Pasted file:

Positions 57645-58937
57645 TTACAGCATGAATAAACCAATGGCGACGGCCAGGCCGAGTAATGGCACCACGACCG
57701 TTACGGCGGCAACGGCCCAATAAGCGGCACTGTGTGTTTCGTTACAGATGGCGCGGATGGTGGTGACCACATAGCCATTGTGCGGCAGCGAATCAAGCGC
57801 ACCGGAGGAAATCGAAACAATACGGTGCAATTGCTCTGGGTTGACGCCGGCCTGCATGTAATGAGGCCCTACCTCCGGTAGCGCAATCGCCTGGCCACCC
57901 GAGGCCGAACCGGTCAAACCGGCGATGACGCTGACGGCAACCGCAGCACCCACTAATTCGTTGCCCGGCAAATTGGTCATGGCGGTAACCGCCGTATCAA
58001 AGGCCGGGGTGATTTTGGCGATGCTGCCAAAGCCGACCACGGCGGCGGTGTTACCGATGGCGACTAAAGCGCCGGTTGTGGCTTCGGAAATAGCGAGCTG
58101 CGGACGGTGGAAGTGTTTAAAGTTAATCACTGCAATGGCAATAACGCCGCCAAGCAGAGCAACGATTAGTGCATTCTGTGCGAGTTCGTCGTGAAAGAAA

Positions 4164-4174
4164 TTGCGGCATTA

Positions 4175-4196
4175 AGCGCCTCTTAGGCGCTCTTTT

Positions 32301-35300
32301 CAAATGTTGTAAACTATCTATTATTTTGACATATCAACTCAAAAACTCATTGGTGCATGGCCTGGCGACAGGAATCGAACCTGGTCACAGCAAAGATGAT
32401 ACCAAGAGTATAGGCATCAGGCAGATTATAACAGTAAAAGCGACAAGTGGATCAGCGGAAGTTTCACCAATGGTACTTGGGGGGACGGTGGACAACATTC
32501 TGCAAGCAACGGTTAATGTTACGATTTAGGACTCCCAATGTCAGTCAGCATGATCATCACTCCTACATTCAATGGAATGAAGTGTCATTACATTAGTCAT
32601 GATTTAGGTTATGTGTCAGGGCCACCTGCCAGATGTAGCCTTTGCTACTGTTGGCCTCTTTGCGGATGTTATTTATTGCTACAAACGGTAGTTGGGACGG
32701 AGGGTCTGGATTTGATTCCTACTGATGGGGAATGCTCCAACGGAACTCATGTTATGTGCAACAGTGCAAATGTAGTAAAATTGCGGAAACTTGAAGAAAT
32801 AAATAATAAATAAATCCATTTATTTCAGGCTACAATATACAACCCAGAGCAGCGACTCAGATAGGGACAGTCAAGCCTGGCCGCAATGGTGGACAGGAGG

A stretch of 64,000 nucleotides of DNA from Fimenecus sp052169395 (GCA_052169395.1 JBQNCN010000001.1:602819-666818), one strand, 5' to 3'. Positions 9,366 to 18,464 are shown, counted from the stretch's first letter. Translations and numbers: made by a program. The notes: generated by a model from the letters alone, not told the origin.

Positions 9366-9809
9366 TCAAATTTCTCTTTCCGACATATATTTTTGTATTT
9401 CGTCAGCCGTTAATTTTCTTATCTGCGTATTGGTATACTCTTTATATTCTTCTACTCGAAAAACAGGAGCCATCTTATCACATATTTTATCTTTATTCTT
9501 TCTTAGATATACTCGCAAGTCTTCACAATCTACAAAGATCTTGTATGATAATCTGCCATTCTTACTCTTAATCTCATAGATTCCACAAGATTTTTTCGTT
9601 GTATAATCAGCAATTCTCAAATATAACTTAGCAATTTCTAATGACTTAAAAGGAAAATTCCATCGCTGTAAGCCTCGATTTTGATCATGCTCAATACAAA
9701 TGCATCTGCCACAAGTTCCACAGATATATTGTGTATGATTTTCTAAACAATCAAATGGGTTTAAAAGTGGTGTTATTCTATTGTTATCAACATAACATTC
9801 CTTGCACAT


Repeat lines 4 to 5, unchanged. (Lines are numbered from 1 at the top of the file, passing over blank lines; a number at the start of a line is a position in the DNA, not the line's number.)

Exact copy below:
57801 ACCGGAGGAAATCGAAACAATACGGTGCAATTGCTCTGGGTTGACGCCGGCCTGCATGTAATGAGGCCCTACCTCCGGTAGCGCAATCGCCTGGCCACCC
57901 GAGGCCGAACCGGTCAAACCGGCGATGACGCTGACGGCAACCGCAGCACCCACTAATTCGTTGCCCGGCAAATTGGTCATGGCGGTAACCGCCGTATCAA